We were 5 kilometres into an ever-inclining dirt road, slowly working our way up from the sea’s Coast back to the highway when it happened, Estibi shouted, “Oh my God! Look at the stars!” and when I did, we stopped the car and got out. I’ve seen a lot of beautiful skies in my day, growing up a bit further West than Vancouver in a small, light-pollution free Canadian town, but this sky had something about it that made it an everlasting memory. It may not have been only the stars, but the fact that I was freely traveling through Uruguay, on a backroad, day one of a five day vacation, staring at a wide open sky, absolutely littered with stars, living off my passions. I was swept up in how breathtaking all of it was… I guess I should mention that there was a meteor shower of sorts, so shooting stars were out in full effect. If there’s one thing I can take from the experience it’s that life’s too short to spend doing things you don’t like… stop all that nonsense.

When we finally did make it all the way out to Punta del Diablo, we had driven completely across Uruguay in a little over 13 hours. We tucked in (separate beds, don’t get any ideas you filthy brats — I know what you were thinking) at the only open hotel — I slept like a baby.

Day 2 – Tube socks & flip flops

10:00AM — We awoke and walked our way down to Punta del Diablo, known to be a small surf town. We arrived in the low season (heading into Winter) and not a single place was open. Instead we walked around the beachfront, waded in the shallow parts — the water wasn’t too cold — before long we were off to Punta del Esta after grabbing a quick 2L bottle of water. Punta del Diablo was great, but without anything open, and nobody around, it’s really a quiet place. Definitely great for a morning but, there’s a lot of the World to see!

From here I’ll catch you up to date with photos taken this far… The first one is from the night drive out to Punta del Diablo, an hour or so before we got lost, and the rest of this set is the morning we spent there.

While I firmly believe in immersing oneself in local culture, I think it’s necessary to at least see what the fuss is about in tourist locale. Relating to my first travel-trip to Indonesia, while my favourite moments were off the beaten path, some very memorable ones were right there along with tube socks jammed into flip-flops.

We arrived in Punta del Este in the early afternoon — a small but nice town where tourism is the name of the game. At one point I was contemplating filming one beach, then running across town (8 blocks) and showing the beach on the other side all in one camera take but the sun was on it’s way down and so the idea was canned. The town is not very wide but quite long. Estibi wanted to visit the house of a hero of hers, so we parted ways for the day and I got some work done. It wasn’t without visiting what I found one of the coolest art projects I’ve seen… Granted it’s a little weathered, and there’s plenty of exposed concrete.

Day 3 – To purchase Aerosol

Of all the things to do in Uruguay, the one that excited me the most was the chance to meet up with a Spanish friend of a Venezuelan friend of mine, Javier. I don’t really speak Spanish if we want to get down to it. I can make small talk, order food, get prices, and tell someone where to stick an indeterminate ‘it’ for when shit gets heated but communication is less than ideal, most certainly. The one language Javier and I both speak fluently is aerosol. Javier said while I was in Montevideo to call him because he wanted to go out painting and knew of a wall which would was fine to paint.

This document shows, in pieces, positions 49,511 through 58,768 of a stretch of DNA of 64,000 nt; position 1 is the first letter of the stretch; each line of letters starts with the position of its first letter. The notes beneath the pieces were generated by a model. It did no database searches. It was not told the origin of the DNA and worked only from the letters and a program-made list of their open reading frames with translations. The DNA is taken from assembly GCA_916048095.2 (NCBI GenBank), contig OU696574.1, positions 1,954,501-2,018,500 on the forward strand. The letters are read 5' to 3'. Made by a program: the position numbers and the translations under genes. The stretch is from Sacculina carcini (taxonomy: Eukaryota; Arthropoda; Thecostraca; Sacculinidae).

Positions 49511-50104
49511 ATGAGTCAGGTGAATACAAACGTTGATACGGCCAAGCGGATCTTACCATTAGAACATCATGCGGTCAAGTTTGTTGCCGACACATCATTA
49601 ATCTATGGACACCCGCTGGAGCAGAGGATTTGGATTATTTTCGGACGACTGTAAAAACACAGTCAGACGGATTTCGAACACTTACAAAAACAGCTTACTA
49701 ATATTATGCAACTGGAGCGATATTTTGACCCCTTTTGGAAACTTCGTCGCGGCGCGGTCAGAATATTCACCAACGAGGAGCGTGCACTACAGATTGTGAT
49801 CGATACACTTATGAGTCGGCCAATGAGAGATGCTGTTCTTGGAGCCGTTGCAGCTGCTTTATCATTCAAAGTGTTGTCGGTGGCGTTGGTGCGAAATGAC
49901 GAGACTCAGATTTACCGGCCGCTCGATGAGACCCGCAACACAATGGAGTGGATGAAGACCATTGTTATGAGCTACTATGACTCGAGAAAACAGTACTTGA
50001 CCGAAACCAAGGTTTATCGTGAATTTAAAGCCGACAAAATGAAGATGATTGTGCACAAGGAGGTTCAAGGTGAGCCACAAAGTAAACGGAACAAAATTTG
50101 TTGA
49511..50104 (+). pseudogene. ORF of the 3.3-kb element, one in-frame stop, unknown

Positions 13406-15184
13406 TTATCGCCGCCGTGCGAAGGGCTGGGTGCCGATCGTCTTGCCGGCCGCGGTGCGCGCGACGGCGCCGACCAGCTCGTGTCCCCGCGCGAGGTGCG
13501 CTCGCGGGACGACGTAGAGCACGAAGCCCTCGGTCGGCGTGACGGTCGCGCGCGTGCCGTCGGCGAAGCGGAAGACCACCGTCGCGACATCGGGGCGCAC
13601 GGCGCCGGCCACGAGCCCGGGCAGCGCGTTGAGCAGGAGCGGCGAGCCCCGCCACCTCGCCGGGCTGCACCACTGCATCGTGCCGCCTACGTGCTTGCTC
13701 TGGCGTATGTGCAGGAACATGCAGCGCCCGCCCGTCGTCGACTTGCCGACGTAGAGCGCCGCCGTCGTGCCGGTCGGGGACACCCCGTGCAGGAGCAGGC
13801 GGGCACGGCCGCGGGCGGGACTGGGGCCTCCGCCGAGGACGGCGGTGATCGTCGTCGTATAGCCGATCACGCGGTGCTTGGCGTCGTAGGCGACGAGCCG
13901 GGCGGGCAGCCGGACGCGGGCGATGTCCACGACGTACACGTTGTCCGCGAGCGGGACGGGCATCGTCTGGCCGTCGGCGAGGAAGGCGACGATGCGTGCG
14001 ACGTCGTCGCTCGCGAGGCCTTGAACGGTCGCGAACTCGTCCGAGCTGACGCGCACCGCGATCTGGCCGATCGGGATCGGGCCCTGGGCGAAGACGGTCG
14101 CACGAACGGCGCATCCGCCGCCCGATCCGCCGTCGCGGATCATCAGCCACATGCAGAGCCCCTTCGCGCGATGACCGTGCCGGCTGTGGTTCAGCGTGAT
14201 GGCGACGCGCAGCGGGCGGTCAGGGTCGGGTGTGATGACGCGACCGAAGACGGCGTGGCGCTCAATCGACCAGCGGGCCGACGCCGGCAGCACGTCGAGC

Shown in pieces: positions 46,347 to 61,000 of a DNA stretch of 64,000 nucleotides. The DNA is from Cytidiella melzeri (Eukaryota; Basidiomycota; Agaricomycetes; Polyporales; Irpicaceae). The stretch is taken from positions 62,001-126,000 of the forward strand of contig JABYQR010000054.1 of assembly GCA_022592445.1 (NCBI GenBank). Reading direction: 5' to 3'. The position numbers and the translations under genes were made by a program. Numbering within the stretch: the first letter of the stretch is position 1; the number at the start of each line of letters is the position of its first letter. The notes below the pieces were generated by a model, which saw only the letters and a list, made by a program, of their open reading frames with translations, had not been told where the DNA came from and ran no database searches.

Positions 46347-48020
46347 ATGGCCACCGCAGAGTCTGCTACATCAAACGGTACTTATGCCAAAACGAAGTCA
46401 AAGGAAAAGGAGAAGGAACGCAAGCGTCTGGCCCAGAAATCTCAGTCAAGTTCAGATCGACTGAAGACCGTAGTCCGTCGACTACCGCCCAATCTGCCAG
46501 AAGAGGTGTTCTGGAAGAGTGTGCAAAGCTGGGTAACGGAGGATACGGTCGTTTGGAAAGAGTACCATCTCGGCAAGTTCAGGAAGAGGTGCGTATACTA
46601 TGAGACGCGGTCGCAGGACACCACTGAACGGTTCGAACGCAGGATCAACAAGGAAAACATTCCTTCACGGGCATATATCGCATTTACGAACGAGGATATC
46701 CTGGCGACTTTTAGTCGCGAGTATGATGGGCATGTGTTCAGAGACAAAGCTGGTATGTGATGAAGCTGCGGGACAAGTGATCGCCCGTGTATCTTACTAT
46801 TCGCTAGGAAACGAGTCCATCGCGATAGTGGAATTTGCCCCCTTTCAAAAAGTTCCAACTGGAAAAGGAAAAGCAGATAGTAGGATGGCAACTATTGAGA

The trek to Montevideo was long, and at 7pm we got car-jammed in a storm of Uruguayan football fans, after a match. We didn’t end up getting anything productive done; the highlight of the day was finding ourselves in a great hostel which showcased a eco-friendly cabin on the roof running completely off of Solar paneling. Okay, the stove ran on natural gas. The hostel had local made dulce de leche (which North American’s call caramel, but prepared differently and has an admittedly different texture and taste), jams, marmalades, and fruit. I thought that was pretty cool, and felt like we made a good choice to stay there, truly supporting local business.

Day 4 – Rattle rattle, tsss, tssssss…..

I bought paint in the morning and in the afternoon met up with Javier and his friends. We spent the day hanging out and getting to know each other, telling stories and by night’s end, around 9pm we had repainted a wall that had been burnt and tagged with swastika’s.

OPEK, AS1 KNSR, MTS Graffiti in Montevideo, Uruguay

This had been turning into a pretty fun trip! Again, I slept like a baby.

Day 5 – The show’s over, folks

On our way back through to Buenos Aires we returned the car and walked around Colonia, taking photos. Most of the coolest photos of my trip were from here. A place I was really happy to have had a chance to explore. The cobbled streets were great, there was lots of greenery, good food and a really laid back atmosphere. I’m saving you details and will instead post a multitude of photos, first from Montevideo and starting with the car, sights in Colonia. I hope you’ve enjoyed this long winded, long overdue blog post. Thanks for making it all the way to the bottom. I’ve promised myself I’ll keep them shorter herein.